International Labor Rights
Photo by David Bacon
Farmworker Justice applies international labor standards, participates in international law forums, and collaborates with international labor advocacy organizations to empower America's farmworkers to improve their living and working conditions.
Farmworkers in the U.S.: A transnational issue
Agricultural workers in the United States have been a transnational labor force for centuries. Presently, America's farmworkers are predominantly an international labor force. Most migrant and seasonal farmworkers are immigrants, the majority from Mexico including a growing majority of indigenous people who do not speak Spanish, but also Guatemala, Honduras, Jamaica, and Peru. American agriculture is more and more a global business. The U.S. Government uses taxpayer monies to help America's farmers sell their products abroad. Growers' demands for foreign markets have significantly affected negotiations over the North American Free Trade Agreement, the World Trade Organization and other trade regimes
Labor Issues in International Trade Laws
Increasingly, international trade negotiations confront labor issues. The North American Agreement on Labor Cooperation (NAALC), also known as the "NAFTA labor side agreement" is an example of an international labor rights regime. With globalization and the migration across borders of tens of millions of people around the world, countries are increasingly looking to international labor standards, including those of the International Labor Organization (a unit of the United Nations).
Confronting Human Trafficking
Moreover, the substantial increase in policymakers' interest in "human trafficking" relates directly to the immigrant farmworker experience. Between one-third and one-half of farmworkers in the U.S. are hired by growers through "farm labor contractors" or other labor intermediaries. Human trafficking violations against farmworkers most often occur when workers are either coerced into working for a labor contractor, experience wage deductions that create a situation of indentured servitude,or workers are physically prevented from leaving the premises of the farm and/or their travel documentation is taken away from them. Federal labor trafficking laws prohibit the procurement and exploitation of a person for labor through the use of force, fraud, or coercion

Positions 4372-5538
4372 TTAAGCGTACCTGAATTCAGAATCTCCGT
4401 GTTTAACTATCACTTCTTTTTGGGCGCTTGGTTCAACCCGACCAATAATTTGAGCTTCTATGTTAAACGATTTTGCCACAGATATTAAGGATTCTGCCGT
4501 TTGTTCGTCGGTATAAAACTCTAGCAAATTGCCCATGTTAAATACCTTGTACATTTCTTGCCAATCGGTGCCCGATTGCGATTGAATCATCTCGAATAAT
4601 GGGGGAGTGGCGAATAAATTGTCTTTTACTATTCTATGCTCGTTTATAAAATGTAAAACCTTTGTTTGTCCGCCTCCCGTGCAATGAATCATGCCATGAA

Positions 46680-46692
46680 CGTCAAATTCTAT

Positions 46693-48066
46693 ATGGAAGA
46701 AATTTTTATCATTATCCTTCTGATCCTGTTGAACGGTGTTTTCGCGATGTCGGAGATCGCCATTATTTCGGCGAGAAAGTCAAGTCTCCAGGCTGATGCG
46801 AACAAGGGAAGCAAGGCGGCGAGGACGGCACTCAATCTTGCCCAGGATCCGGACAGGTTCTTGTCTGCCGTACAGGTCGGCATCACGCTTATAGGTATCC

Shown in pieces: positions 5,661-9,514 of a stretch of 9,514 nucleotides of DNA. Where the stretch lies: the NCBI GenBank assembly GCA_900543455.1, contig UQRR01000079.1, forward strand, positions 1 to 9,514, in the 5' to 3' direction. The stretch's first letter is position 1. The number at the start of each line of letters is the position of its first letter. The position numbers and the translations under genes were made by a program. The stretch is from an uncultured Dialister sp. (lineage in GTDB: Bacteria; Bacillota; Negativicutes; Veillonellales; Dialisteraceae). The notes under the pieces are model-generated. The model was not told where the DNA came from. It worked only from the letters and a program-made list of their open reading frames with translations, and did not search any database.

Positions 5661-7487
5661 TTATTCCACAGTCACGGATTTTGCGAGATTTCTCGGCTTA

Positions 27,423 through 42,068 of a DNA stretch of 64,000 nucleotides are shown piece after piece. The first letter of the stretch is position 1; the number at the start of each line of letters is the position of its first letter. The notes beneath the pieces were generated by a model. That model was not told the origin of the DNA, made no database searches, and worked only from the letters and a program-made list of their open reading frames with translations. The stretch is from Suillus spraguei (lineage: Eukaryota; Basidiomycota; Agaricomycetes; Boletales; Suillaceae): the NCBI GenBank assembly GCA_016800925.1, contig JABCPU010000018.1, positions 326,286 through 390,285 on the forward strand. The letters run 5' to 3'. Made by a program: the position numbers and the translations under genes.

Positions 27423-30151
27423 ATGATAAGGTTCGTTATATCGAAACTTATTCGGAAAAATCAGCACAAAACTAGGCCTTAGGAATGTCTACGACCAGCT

Many growers deny that they "employ" any of the workers in their fields and disclaim liability for violations of labor rights, immigration laws and criminal laws against slavery and peonage. Farmworker Justice has been a leader in domestic efforts to reduce abuses under labor contracting by forcing growers to accept responsibility as "joint employers" of the workers along with the contractors. We also have been engaged in such work at the international level.
Explore some of our major international labor rights efforts below: